Adoption of soil moisture monitoring in sweet corn
VegNET – New South Wales, in partnership with Simplot, engaged with growers to hold a Farm Technology Field Day in Bathurst and Geurie in September 2018. The focus of the day was soil moisture monitoring in sweet corn crops and its benefits for vegetable growers. The VegNET – NSW team reports on the outcomes and previous research into this irrigation technology.
Through the adoption of soil moisture probes, growers can set clear irrigation targets based on soil moisture and monitor remotely to see if they are being met. Alerts can be set for low line irrigation system pressure. Irrigation schedules can be adjusted easily as well as checking run times – and these can be done remotely.
This technology monitors irrigation performance and prevents needless irrigation on saturated soils. It also takes into consideration any variation of soil type within the crop and ensures sufficient deep watering at critical crop intervals. Growers can see how much water makes it to the root zone and it saves pumping and fertiliser costs as well as preventing unnecessary over-irrigation.
After the recent drought across eastern Australia, water shortages and water use efficiencies are even more important. Profit margins per ML of irrigation water are a big driver for large scale sweet corn cropping.
Brendan Booth is a sweet corn grower using centre pivot irrigation from Geurie in Central West New South Wales. He was introduced to moisture monitoring through Review of current irrigation technologies (VG14048), a strategic levy investment under the Hort Innovation Vegetable Fund.
Brendan urges other growers to learn to ‘push out water further’, with a focus on increasing returns per ML of water used.
After using the Wildeye Soil Moisture Monitoring probes, Brendan says he now uses more water but grows more crop, so the margin per hectare is greater.
Scott Stevenson from Ponto, near Dubbo, is a sweet corn, adzuki bean and wheat farmer who has also trialled Wildeye Soil Moisture Monitoring probes. Even though Scott was watering more because of the moisture probes, he was watering more accurately – and the result was a better sweet corn crop.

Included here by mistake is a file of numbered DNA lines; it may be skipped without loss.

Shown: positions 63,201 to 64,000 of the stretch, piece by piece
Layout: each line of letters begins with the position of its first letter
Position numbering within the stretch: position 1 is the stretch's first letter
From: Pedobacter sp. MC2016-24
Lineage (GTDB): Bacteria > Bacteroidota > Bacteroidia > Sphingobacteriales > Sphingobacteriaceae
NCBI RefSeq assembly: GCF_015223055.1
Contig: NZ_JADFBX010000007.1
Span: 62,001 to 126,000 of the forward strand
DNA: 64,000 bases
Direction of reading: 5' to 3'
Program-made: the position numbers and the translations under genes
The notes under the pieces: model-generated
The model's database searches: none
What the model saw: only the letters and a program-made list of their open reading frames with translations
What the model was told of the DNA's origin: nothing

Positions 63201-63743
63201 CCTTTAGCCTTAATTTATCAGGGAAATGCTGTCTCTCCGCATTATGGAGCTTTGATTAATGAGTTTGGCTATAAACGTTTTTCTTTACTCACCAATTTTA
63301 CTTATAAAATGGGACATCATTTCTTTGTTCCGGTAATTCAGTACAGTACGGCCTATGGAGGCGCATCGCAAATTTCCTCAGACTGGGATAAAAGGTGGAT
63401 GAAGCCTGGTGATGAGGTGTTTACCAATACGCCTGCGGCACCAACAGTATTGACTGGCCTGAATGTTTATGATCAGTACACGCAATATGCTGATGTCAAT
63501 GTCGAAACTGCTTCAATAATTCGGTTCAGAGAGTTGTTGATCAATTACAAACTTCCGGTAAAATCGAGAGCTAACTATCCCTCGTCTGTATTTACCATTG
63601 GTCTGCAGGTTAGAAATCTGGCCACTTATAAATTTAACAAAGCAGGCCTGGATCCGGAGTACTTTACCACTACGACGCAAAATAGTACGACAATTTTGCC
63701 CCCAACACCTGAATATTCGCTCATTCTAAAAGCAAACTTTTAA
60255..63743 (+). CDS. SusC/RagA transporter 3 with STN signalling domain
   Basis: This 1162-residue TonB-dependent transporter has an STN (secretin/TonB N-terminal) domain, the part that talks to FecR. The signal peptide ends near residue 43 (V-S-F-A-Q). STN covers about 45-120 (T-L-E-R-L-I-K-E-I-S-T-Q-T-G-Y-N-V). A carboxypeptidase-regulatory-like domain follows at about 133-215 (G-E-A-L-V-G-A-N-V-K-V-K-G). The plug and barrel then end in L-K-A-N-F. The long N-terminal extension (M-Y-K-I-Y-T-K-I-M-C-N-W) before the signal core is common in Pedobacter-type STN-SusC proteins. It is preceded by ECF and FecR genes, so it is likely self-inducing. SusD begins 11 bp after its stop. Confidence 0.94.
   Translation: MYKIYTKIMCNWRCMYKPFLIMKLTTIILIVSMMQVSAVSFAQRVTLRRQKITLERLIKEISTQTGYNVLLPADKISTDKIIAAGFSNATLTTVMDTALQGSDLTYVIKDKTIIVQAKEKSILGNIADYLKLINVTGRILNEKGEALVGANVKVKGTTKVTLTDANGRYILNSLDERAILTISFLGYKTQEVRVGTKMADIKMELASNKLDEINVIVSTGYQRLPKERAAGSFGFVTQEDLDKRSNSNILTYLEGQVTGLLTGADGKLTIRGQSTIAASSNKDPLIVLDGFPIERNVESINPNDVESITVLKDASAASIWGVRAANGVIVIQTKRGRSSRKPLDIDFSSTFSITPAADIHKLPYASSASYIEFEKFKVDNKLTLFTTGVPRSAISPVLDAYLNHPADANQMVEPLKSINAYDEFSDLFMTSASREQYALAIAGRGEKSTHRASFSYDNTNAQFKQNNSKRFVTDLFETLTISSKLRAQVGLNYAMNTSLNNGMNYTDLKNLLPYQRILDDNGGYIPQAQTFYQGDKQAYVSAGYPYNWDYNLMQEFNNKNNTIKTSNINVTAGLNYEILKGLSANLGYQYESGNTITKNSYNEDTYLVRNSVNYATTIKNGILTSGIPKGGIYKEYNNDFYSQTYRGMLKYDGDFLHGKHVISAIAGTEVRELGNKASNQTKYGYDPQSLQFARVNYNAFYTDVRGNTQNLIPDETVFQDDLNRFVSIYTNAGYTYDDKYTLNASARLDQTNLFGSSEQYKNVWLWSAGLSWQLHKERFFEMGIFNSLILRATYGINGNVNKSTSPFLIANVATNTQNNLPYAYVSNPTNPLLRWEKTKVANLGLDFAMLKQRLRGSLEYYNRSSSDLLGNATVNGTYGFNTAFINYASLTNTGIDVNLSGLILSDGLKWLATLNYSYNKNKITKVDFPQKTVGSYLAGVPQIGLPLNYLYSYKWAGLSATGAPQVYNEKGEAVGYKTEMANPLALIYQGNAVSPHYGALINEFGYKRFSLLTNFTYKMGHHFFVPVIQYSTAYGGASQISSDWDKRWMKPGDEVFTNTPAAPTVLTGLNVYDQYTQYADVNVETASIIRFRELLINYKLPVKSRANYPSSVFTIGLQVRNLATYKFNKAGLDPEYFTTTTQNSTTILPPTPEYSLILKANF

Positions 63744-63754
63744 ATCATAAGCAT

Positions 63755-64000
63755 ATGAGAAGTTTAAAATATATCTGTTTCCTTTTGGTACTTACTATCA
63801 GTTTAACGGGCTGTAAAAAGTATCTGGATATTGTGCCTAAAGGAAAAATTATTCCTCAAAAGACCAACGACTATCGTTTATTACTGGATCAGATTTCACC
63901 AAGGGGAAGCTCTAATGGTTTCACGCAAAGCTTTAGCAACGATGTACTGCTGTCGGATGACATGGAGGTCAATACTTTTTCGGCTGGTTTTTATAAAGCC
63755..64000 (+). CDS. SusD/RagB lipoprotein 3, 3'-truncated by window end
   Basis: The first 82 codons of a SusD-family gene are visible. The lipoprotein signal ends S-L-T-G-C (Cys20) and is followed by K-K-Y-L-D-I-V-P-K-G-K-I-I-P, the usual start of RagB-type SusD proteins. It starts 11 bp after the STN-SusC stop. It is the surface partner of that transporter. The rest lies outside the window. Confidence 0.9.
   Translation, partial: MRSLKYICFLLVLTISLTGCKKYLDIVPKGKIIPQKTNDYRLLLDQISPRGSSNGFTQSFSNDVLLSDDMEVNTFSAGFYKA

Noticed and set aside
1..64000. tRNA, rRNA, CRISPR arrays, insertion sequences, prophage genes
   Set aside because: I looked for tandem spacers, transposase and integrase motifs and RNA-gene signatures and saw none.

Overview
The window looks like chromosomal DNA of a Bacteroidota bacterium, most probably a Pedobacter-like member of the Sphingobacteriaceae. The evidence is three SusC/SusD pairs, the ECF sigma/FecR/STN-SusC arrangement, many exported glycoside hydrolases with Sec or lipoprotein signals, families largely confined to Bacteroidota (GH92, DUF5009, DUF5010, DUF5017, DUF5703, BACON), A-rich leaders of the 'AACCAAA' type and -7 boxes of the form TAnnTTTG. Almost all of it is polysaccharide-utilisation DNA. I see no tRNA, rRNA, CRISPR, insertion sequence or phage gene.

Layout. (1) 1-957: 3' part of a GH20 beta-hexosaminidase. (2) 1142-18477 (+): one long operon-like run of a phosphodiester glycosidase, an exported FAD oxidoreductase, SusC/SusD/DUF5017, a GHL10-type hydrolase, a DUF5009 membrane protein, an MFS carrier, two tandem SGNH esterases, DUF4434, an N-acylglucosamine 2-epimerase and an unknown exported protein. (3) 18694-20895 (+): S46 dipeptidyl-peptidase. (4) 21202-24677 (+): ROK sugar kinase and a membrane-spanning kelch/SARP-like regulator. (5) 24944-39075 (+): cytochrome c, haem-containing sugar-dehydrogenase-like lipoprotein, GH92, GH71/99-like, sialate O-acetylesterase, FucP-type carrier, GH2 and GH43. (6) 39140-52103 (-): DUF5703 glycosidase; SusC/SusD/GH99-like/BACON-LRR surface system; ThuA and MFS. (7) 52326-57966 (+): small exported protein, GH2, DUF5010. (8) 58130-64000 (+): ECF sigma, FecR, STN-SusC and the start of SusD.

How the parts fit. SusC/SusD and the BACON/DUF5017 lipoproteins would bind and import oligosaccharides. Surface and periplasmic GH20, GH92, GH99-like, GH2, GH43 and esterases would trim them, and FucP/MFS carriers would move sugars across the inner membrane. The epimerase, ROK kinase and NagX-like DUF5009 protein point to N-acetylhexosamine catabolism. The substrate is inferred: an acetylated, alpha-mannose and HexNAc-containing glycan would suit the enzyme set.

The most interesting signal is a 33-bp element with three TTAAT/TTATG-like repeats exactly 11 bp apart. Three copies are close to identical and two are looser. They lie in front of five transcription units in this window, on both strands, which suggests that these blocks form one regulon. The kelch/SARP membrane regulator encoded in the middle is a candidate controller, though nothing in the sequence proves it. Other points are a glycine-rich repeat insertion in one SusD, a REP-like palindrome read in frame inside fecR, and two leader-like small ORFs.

Another sweet corn grower near Dubbo is Mark Carter, who has used soil moisture probes on all of his crops.
“Testing them out gives you confidence with water use and is a good back up tool,” Mark said.
Matthew Plunkett is the Senior Land Services Officer Irrigation with Local Land Services, and he said soil moisture probes are another tool to aid decision-making.
“They allow growers to drive returns per ML of water further. This is particularly important when water availability is an issue as we have seen in recent years,” Matthew said.
“Based on discussions with growers and feedback from Simplot, it was clear that many growers were not applying enough water early in the crop cycle. Failing to do so has a significant impact on yields, and this is where soil moisture monitoring tools pay dividends in addition to deciding when to restart irrigation after rainfall events.”
Many irrigation systems that have been assessed in the past, particularly centre pivot and lateral move systems, have not been applying water evenly and/or at the correct pressure. This leads to under, and over-watering in some areas.
Growers can undertake simple checks on their systems. These include ensuring the nozzle size matches the supplier specifications, pressure gauges are fitted to machines, and putting out some buckets in the path of the irrigators to measure sprinkler output.
Work undertaken by Applied Horticultural Research at Cowra has shown that using satellite imagery in conjunction with soil moisture monitoring in sweet corn can improve crop yields and quality. This study can be found on the Soil Wealth website.
The bottom line
The critical take home messages from this study is ensuring that growers use these tools to apply enough water early in the crop cycle, particularly from crop growth stages 3-5 (days 42-66 – 12 leaves stage to tasselling/silking).
Crop water use can increase up to 400 per cent during this time and if the irrigation system cannot keep up with crop water use, significant reductions in yields will occur.
Monitoring soil moisture improves crop productivity per ML and allows for critical crop periods to be monitored. Water stressing plants at critical times, such as flowering, reduces yields and crop quality.
Find out more
Please contact NSW Regional Development Officer Sylvia Jelinek from Greater Sydney Local Land Services on 0427 086 724 or email@example.com, or Matthew Plunkett on 0428 978 390 or firstname.lastname@example.org.
VegNET – New South Wales is a strategic levy investment under the Hort Innovation Vegetable Fund.
This project has been funded by Hort Innovation using the vegetable research and development levy and contributions from the Australian Government.
Project Number: VG19011
This article first appeared in Vegetables Australia – Summer 2020/21. To read the full publication, please click here.